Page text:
ambrosia and gave him rich clothing.  But when loathsome old age
pressed full upon him, and he could not move nor lift his limbs,
this seemed to her in her heart the best counsel: she laid him in
a room and put to the shining doors.  There he babbles endlessly,
and no more has strength at all, such as once he had in his
supple limbs.

(ll. 239-246) 'I would not have you be deathless among the
deathless gods and live continually after such sort.  Yet if you
could live on such as now you are in look and in form, and be
called my husband, sorrow would not then enfold my careful heart.

But, as it is, harsh (29) old age will soon enshroud you --
ruthless age which stands someday at the side of every man,
deadly, wearying, dreaded even by the gods.

(ll. 247-290) 'And now because of you I shall have great shame
among the deathless gods henceforth, continually.  For until now
they feared my jibes and the wiles by which, or soon or late, I
mated all the immortals with mortal women, making them all
subject to my will.  But now my mouth shall no more have this
power among the gods; for very great has been my madness, my
miserable and dreadful madness, and I went astray out of my mind
who have gotten a child beneath my girdle, mating with a mortal
man.  As for the child, as soon as he sees the light of the sun,
the deep-breasted mountain Nymphs who inhabit this great and holy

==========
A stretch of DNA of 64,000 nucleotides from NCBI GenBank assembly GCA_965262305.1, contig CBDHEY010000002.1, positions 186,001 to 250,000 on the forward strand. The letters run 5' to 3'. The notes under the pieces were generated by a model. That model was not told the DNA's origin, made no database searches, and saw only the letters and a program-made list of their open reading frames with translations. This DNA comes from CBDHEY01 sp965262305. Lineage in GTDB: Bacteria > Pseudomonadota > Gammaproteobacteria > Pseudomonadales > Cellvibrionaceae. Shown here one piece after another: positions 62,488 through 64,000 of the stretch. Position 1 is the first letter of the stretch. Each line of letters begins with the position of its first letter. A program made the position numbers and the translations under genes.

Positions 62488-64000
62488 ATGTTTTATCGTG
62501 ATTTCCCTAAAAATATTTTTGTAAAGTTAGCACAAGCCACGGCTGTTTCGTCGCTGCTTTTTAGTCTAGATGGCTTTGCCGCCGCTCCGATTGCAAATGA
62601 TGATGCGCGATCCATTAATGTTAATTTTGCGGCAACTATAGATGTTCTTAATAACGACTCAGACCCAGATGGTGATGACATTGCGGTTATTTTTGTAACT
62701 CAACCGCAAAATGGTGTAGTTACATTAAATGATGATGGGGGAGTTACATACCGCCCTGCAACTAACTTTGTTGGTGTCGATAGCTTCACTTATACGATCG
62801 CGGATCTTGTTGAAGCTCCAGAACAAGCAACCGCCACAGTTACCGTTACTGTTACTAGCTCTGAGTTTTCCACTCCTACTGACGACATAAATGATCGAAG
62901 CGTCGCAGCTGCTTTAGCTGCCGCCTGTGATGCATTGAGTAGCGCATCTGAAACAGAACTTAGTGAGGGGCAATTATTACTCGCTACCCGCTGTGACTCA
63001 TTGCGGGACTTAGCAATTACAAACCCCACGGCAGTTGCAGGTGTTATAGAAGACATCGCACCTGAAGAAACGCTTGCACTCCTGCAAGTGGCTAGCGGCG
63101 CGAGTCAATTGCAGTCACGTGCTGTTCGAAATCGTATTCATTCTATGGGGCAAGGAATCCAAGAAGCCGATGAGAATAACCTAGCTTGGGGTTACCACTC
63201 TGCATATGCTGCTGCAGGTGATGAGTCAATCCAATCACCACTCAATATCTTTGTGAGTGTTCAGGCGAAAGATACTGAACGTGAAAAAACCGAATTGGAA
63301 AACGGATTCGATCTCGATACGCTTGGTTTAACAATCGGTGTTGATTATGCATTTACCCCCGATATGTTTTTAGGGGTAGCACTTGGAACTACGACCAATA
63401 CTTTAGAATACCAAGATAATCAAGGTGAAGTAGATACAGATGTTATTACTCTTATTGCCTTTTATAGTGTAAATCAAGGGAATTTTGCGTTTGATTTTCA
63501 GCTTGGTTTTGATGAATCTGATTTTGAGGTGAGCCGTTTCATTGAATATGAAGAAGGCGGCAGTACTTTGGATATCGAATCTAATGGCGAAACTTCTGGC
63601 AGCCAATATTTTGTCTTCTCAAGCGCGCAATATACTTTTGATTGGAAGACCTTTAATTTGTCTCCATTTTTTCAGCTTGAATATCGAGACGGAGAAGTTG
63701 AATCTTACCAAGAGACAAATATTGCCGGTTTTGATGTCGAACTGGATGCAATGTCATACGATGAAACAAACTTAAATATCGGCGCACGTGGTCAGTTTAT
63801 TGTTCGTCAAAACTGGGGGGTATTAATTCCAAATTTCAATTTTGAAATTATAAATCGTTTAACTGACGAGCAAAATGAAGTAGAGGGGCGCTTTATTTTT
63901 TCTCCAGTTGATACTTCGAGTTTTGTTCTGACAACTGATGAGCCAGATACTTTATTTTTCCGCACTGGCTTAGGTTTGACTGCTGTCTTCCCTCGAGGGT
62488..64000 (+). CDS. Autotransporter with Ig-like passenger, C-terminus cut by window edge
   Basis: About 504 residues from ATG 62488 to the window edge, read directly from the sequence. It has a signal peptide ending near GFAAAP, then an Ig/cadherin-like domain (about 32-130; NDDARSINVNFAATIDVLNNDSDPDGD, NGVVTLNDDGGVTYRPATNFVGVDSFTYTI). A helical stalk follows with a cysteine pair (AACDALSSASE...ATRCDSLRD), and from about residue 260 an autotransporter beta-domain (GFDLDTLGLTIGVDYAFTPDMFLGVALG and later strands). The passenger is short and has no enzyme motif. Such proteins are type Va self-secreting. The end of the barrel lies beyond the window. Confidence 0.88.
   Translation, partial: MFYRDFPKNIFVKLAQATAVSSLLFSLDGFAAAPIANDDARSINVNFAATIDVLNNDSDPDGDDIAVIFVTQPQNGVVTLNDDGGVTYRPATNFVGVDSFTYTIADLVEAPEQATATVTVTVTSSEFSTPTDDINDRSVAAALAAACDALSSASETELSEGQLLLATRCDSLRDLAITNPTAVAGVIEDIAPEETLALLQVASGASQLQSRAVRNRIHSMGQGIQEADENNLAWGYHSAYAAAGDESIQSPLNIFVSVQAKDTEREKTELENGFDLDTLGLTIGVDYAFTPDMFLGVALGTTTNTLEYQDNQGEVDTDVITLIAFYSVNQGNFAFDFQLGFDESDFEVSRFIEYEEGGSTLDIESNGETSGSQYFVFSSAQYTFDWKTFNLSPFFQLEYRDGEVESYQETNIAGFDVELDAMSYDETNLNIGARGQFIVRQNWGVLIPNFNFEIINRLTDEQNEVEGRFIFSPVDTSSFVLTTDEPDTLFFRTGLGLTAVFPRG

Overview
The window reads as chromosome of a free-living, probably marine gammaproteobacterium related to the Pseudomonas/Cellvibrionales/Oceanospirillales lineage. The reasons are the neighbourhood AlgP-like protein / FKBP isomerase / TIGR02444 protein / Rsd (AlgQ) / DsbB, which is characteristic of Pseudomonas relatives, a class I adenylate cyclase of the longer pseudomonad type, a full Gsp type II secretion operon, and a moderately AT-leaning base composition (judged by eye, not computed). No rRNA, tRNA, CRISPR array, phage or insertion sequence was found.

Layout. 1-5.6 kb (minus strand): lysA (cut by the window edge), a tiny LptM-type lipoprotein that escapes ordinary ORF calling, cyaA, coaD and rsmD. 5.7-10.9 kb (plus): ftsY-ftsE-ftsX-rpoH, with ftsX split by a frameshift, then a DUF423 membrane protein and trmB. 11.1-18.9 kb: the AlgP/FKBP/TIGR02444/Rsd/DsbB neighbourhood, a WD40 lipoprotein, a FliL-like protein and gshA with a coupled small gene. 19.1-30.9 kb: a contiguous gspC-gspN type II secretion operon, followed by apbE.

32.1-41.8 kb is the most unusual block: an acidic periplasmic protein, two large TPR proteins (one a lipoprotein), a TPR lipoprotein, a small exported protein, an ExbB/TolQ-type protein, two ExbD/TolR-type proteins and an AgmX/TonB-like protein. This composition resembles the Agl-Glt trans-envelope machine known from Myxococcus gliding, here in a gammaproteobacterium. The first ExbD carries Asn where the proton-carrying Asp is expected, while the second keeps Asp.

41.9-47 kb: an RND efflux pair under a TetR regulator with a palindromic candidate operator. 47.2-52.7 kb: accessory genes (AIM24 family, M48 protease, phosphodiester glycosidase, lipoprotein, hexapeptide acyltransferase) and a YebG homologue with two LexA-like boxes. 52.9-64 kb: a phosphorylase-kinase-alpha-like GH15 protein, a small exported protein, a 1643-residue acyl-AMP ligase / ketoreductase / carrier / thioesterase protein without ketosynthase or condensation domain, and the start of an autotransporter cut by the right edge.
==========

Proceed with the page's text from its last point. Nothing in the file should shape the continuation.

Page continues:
mountain shall bring him up.  They rank neither with mortals nor
with immortals: long indeed do they live, eating heavenly food
and treading the lovely dance among the immortals, and with them
the Sileni and the sharp-eyed Slayer of Argus mate in the depths
of pleasant caves; but at their birth pines or high-topped oaks
spring up with them upon the fruitful earth, beautiful,
flourishing trees, towering high upon the lofty mountains (and
men call them holy places of the immortals, and never mortal lops
them with the axe); but when the fate of death is near at hand,
first those lovely trees wither where they stand, and the bark
shrivels away about them, and the twigs fall down, and at last
the life of the Nymph and of the tree leave the light of the sun
together.  These Nymphs shall keep my son with them and rear him,
and as soon as he is come to lovely boyhood, the goddesses will
bring him here to you and show you your child.  But, that I may
tell you all that I have in mind, I will come here again towards
the fifth year and bring you my son.  So soon as ever you have
seen him -- a scion to delight the eyes -- you will rejoice in
beholding him; for he shall be most godlike: then bring him at
once to windy Ilion.  And if any mortal man ask you who got your
dear son beneath her girdle, remember to tell him as I bid you:
say he is the offspring of one of the flower-like Nymphs who
inhabit this forest-clad hill.  But if you tell all and foolishly
boast that you lay with ric
axr Sep 2016
it's lovely to be trusted by someone who has been betrayed all their life
it's lovely to have them open up to you about their thoughts and emotions.
it's lovely to hear their thoughts and ambitions
it's lovely to have someone feel safe around you
it's lovely to protect someone and have their back.
it's lovely to have them call you up in the middle of the night because their thoughts bother them.
it's lovely to finally understand a complex human being and watch them live their ambitions.
LineVatad May 2017
Lovely is the bird that would touch the sky
When, at first glimpses I knew would fly
At First sight, in Love I fell and felt right
Oh lovely bird, how I wish you were mine

When Lovely Bird goes away
I need to trace her for I to be okay
Oh Lovely, how I can still trace you
For now lovely bird is a mysterious issue

Now, Lovely is the bird who I loved